After many scrapped ideas about how to make the album sound more polished, and innumerable refusals from Champion to be interviewed for liner notes, the label decided to go with the raw version that they had recorded in two days. Essentially, they let a gospel album sound stay true to the church setting in which it was recorded. It’s raw, and perhaps more honest, this technique of allowing some of the imperfections to remain.

Anyone who has grown up in the Black church, who attended a Sunday service, would call this “the spirit working through,” and then say “amen.” Champion, who unfortunately died following a short illness in late December 2021, made this one and only album a moving tribute.

Purchase it here.


Jessica Bejarano, an influential and groundbreaking conductor, is presenting a special night of performances this weekend. The Tecate-sponsored “Alta Sinfónica” concert will blend hip hop, corridos tumbados, and dancehall for an evening of wide-ranging harmonics than blends traditional and contemporary sound.

Bejarano was one of 12 female conductors chosen from around the world to attend and conduct at the International Women’s Conference in New York City, and she serves as musical director for the San Francisco Philharmonic. She’ll share the stage with San Jose’s own Latin Grammy-nominated rapper Snow Tha Product, Bay favorites Los Rakas, and Mexican regional music star Oscar Cortéz.

Purchase tickets here.


It was more than 20-odd years ago that Rupert Parkes a.k.a. Photek released his transformative album Solaris, which had the drum and bass community up in arms … for a second. Parkes seemed dead set on making another type of electronic music. So when he hooked up with the legendary Robert Owens for the crusher of a house track “Mine To Give,” all the rave-y big-pant large-talkers had to shut up.

That drum and bass, a lil’ sneaky low-end pressure, with Owens flowing with his instrument over the deep and dark bizness? It all made sense. Photek produced an all-time model for future music, stretched into a 4/4 presentation.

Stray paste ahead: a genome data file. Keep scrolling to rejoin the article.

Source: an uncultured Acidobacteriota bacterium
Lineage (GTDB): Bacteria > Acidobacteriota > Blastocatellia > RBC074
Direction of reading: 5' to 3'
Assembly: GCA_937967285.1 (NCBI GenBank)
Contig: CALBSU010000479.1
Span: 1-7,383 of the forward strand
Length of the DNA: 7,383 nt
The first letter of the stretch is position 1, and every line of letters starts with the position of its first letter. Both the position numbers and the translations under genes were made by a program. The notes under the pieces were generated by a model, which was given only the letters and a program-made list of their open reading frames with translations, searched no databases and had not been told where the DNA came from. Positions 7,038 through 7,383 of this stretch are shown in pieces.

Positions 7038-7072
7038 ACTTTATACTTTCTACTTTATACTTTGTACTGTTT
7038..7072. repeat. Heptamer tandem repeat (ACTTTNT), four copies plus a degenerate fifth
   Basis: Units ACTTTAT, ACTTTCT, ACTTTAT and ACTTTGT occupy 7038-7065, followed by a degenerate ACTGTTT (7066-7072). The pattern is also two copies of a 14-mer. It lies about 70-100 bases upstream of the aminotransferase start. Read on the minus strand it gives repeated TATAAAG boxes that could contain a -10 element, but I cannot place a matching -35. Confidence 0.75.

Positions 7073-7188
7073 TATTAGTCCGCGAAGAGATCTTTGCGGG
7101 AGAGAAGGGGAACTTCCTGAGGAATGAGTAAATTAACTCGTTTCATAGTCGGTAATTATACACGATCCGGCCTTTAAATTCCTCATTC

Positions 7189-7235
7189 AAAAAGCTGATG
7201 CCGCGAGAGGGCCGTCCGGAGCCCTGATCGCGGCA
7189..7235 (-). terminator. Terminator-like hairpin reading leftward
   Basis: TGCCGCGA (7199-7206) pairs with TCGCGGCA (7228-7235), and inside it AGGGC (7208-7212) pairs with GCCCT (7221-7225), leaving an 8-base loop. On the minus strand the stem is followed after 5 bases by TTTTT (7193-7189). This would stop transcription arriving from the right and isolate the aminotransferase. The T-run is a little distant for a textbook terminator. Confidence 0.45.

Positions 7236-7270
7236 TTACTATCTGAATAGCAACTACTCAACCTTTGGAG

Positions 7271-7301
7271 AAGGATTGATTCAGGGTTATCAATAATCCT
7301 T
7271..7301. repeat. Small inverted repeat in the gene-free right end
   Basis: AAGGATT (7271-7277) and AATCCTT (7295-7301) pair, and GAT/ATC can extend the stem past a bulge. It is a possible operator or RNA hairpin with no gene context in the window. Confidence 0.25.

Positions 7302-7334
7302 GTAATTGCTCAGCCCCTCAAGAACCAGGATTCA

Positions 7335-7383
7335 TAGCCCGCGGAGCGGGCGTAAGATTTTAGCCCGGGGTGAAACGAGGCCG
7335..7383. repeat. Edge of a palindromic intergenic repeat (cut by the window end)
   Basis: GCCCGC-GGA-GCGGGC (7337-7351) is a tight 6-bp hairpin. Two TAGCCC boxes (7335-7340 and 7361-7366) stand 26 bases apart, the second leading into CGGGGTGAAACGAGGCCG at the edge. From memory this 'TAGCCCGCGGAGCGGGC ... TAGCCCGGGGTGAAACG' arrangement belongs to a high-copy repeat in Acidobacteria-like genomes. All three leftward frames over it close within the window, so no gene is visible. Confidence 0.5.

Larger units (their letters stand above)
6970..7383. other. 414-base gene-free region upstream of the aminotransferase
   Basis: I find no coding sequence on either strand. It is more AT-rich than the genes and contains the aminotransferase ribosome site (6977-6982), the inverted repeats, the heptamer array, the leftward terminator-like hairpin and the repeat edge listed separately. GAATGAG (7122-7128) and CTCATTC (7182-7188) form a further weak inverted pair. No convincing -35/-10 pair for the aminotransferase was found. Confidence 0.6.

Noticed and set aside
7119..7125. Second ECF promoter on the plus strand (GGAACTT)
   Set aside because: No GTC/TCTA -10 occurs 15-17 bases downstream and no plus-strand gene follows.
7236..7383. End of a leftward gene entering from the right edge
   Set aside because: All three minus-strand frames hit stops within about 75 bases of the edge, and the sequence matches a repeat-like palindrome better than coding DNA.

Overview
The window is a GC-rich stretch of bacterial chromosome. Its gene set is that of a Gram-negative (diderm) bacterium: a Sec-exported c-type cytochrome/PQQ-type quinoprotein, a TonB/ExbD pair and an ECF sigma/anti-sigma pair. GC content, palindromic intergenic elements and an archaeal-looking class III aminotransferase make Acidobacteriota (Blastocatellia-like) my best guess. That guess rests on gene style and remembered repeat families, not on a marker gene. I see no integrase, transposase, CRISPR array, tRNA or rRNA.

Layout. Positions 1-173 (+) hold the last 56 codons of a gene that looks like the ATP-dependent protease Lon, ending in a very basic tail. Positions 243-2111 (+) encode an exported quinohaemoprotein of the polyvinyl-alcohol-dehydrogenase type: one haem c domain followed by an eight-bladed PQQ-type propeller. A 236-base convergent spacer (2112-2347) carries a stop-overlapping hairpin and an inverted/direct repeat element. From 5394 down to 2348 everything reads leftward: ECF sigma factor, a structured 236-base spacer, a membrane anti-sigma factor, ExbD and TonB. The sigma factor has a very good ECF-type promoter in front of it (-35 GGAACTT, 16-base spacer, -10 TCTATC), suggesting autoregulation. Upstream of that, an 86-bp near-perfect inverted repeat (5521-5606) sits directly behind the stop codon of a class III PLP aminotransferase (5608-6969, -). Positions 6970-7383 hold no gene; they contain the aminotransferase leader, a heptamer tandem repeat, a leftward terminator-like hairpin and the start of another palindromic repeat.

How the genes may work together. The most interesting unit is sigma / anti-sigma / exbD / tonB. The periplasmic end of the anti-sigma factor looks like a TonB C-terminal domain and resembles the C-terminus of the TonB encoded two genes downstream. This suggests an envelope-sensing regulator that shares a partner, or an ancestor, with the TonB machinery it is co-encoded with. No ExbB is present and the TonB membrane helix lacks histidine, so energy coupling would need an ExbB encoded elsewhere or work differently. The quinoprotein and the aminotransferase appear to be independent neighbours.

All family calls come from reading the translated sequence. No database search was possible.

Dominick Martin a.k.a. Calibre is another steadfast drum and bass producer who has explored a wide range of sound—for over two decades. He sampled mostly house records in the beginning of his career, which explains the soulful energy those releases exuded.

Calibre has opted for dubby squelches, sinister breakbeat jams, and other outside-the-box arrangements on the stellar Double Bend release. “Rare Groove” is the closest thing here to a drum and bass cut, and it feels like goth walk-on music. Martin has always had a handle on merging different styles into foreign beatscapes. But the mood board here, that murky funk? Off-the-charts dense.

Buy the album here for the actual “Savory Skank” (sounds like a weed strain, right? It’s a track off the release) that it is.

48 Hills welcomes comments in the form of letters to the editor, which you can submit here. We also invite you to join the conversation on our FacebookTwitter, and Instagram

John-Paul Shiverhttps://www.clippings.me/channelsubtext
John-Paul Shiver has been contributing to 48 Hills since 2019. His work as an experienced music journalist and pop culture commentator has appeared in the Wire, Resident Advisor, SF Weekly, Bandcamp Daily, PulpLab, AFROPUNK, and Drowned In Sound.